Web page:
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View Full Version : Kanile'a' owners with StewMac bridge pins, a little help please?



Teek
12-07-2009, 09:32 AM
I got a set in ebony and they are a few hairs too big circumference wise. The rest of you who replaced your plastic bride pins with wooden ones from StewMac, were they a problem at all? I remember people saying "perfect fit" and mine aren't.

Any feedback is welcome, thanks!

wickedwahine11
12-07-2009, 09:40 AM
Yes, they were too large to fit properly. I shaved the wood down a little bit (or maybe you can sand it) and now it fits perfectly -- and they look WAY better than the cheesy plastic ones.

PaulGeo
12-07-2009, 09:55 AM
Oh... I've been wanting to do this. Can you please provide a link to the ones you bought?

Thanks, Paul

kailua
12-07-2009, 10:45 AM
Had the same problem. The new StewMac pins didn't seat flush with the bridge. All I had available were round files, so I enlarged the holes for the pins a little bit at a time until they fit perfectly.

Teek
12-07-2009, 11:51 AM
All I had available were round files, so I enlarged the holes for the pins a little bit at a time until they fit perfectly.

OUCH! That was my second thought. I've used files for various fixes on ukes before, including round files to fit tuner pegs, but I already got a few hairs too low (accidentally because I was too lazy at 1am to go get the proper needle file, NEVER don't use the right equipment for any reason) on the nut slot when adjusting it for the 4th string. Usually I am SO careful. I was using an Xacto to just shave the bottom, barely, and it was dull, and my old eyes are bad and I needed more width than depth. Some things seem ok in the wee hours. I had to put a tiny bit of plastic from a twist tie under the string, it's fine now but no longer perfect, and now I need to go get some super glue and fuss with it.

So that's why I just stuck the plastic pins back in instead of using one of my many files on the bridge. New nut maybe, new bridge OMG! :eek:

Thanks!

Here's the link:
http://www.stewmac.com/shop/Hardware,_parts/Acoustic_guitar:_Bridge_and_endpins/Acoustic_Guitar_Bridge_Pins_and_Endpins/Slotted_Ebony_Bridge_Pins.html

Lori
12-07-2009, 11:55 AM
I have the slotted snakewood/ abalone pins, and because my plastic pins are black, I haven't installed mine yet. I did check one for size though, when I was re-stringing my Super Concert, and it seemed to be a perfect fit. Some say the wood pins sound different than the plastic pins. I wanted to get used to the plastic ones first before trying the wooden pins.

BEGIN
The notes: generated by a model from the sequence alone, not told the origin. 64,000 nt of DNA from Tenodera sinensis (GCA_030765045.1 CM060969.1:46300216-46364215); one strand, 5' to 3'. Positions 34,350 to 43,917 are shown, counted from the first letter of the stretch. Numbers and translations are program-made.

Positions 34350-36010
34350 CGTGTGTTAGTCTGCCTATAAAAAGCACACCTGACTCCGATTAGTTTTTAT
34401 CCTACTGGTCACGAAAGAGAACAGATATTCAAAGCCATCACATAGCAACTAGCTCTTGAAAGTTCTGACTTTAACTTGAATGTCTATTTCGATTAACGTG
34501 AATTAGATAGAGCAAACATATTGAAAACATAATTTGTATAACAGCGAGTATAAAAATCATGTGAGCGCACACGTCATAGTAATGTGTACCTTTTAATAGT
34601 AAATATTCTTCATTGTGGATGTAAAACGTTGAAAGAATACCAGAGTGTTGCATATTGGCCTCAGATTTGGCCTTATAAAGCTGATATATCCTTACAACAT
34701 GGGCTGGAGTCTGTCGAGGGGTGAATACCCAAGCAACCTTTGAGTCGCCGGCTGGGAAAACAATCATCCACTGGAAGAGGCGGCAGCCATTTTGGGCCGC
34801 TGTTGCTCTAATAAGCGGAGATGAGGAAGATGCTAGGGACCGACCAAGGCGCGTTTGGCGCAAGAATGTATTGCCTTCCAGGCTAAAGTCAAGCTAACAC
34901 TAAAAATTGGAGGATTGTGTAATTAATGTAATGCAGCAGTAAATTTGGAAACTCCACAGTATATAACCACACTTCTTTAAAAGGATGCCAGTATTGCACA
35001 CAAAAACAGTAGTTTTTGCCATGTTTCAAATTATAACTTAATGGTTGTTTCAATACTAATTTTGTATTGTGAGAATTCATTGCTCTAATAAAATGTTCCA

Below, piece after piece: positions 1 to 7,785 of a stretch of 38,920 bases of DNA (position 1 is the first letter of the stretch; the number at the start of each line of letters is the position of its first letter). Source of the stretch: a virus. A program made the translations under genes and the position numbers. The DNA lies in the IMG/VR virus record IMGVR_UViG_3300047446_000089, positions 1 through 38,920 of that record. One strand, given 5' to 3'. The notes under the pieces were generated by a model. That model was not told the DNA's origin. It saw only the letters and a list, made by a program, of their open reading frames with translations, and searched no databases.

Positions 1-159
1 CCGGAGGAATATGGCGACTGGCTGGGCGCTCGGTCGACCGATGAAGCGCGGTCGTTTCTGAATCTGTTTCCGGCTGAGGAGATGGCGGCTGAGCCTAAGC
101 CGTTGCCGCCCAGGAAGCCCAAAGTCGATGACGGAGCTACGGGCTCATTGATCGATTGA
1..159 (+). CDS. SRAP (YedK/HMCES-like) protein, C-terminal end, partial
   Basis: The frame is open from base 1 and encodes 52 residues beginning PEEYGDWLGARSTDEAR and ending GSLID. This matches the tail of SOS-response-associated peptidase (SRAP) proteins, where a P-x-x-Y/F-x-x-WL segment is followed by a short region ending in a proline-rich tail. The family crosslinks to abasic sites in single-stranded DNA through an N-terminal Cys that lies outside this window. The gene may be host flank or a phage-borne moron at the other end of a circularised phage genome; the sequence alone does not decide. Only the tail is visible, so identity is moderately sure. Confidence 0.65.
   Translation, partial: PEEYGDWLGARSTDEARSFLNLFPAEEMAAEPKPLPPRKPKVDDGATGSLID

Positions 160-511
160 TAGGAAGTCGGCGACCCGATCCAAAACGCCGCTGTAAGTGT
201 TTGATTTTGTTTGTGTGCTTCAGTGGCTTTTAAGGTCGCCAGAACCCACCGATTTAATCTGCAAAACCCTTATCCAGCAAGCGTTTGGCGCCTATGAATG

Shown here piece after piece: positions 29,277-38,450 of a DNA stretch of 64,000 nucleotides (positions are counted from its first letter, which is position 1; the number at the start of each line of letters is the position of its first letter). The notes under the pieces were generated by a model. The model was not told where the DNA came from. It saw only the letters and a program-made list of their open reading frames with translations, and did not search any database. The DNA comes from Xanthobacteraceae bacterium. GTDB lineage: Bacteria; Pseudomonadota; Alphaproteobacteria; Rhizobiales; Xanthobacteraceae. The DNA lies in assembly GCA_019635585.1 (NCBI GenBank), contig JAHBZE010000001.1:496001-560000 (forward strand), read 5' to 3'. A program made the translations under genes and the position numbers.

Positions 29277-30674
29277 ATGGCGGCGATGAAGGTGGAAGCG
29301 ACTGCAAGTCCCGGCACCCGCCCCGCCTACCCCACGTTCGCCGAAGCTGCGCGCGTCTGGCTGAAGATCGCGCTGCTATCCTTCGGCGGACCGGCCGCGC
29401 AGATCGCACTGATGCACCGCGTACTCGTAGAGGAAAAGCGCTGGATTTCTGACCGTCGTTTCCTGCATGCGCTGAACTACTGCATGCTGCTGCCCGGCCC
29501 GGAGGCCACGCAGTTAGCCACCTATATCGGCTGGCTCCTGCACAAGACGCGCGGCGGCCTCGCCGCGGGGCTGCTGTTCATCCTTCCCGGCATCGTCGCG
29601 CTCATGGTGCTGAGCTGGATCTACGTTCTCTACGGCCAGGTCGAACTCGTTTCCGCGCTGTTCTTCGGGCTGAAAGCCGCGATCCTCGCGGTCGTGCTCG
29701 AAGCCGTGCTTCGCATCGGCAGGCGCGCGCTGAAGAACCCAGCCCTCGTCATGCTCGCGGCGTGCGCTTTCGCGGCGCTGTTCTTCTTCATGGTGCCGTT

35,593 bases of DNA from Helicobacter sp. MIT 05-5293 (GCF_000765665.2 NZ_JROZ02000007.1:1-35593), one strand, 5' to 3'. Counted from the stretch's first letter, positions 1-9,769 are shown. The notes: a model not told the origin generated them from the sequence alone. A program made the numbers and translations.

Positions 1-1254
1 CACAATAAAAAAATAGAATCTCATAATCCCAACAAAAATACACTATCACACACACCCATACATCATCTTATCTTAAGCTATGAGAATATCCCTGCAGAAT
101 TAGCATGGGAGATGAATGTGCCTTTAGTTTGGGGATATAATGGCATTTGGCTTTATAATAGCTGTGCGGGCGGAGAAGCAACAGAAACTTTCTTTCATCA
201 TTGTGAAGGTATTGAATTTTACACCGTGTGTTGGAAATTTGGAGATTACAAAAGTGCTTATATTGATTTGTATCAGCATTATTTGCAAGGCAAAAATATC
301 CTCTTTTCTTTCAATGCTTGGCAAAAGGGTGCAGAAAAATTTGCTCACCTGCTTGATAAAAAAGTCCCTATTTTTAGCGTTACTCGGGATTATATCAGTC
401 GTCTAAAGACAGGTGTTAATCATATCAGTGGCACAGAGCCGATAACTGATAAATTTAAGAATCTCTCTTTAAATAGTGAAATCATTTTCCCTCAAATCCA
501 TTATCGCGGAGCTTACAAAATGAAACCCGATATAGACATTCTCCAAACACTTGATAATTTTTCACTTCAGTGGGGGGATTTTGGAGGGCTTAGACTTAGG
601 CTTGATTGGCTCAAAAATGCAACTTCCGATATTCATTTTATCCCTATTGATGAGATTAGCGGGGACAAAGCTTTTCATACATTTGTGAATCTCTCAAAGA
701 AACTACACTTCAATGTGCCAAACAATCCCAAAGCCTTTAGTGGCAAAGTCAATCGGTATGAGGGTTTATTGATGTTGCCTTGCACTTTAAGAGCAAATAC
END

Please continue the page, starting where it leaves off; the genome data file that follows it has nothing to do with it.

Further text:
–Lori

nohandles
12-07-2009, 01:19 PM
http://www.grizzly.com/products/h5808

Above is a bridge pin reamer. I would suggest for 16 bucks you get one of these- stewmacs is 58. Sanding or filing the hole will result in some sound loss unless you are really masterful in keeping the 3 degree angle. Everything stacks up to make the best sound. They need reamed just until they are tight at the last .020 or .030 of an inch from setting. Plus an uneven hole will eventually ware until you have trouble keeping the pin in place.
Grizzly has Buffalo horn pins which was my choice for the Kaina'e Ukes that I have.
Bone is another choice and then Ebony, all available at Grizzly and a much better price.

Teek
12-07-2009, 05:21 PM
nohandles, thanks for the link and pointing this out! I like the idea of getting the reamer on the theory that I may put bridge pins in a CBU someday... LOL, just need a little plausibility for justification.

I like buffalo horn, but got the ebony because they match the dark bridge and fingerboard and I got them set with abalone which matches the abalone fret markers, for I think $12. I may just first file a pin and see what happens, I have six so can practice on one of the ones that don't match as well. At least I could figure out how much they are off, but it would destroy the finish of the pin.

bbycrts
12-07-2009, 06:16 PM
No way was I going to try to enlarge the holes! I carefully sanded mine down a little at a time until they fit right. I have the snakewood/abalone ones - ebony might be a bit hard to sand very well?

I've also noticed that Hana Lima 'Ia sells uke-sized bridge pins in their store...here's a link:

Hana Lima 'Ia bridge pins (http://www.hanalimastore.com/servlet/the-88/Ukulele-Bridgepin-Pin-Parts/Detail)

Teek
12-07-2009, 10:15 PM
Jon, that would just be too easy! LOL, all the time I've been browsing through Hana Lima 'Ia and never saw them... I guess I'll have to buy the builder's book too to justify the shipping. :drool:


Thanks! :D

nohandles
12-08-2009, 01:36 AM
No way was I going to try to enlarge the holes! I carefully sanded mine down a little at a time until they fit right. I have the snakewood/abalone ones - ebony might be a bit hard to sand very well?

I've also noticed that Hana Lima 'Ia sells uke-sized bridge pins in their store...here's a link:

Hana Lima 'Ia bridge pins (http://www.hanalimastore.com/servlet/the-88/Ukulele-Bridgepin-Pin-Parts/Detail)

I looked at the dimensions of the pins on their site and the looks to me to regular guitar pins.
Sanding them down unless you turn them in a lathe. still doesn't leave them completely round waring the hole irregularly over time.
(I am not arguing just saying be careful bridge replacement isn't cheap)

lkdumas
12-08-2009, 04:28 AM
I received my K-1 Concert a few months ago with very nice wooden pins installed. Don't know if this was done at the factory, or was part of the expert set-up check at Elderly Inst. In any event, beautiful Uke from Kanile'a with nice pins installed. Thank you to whoever did it.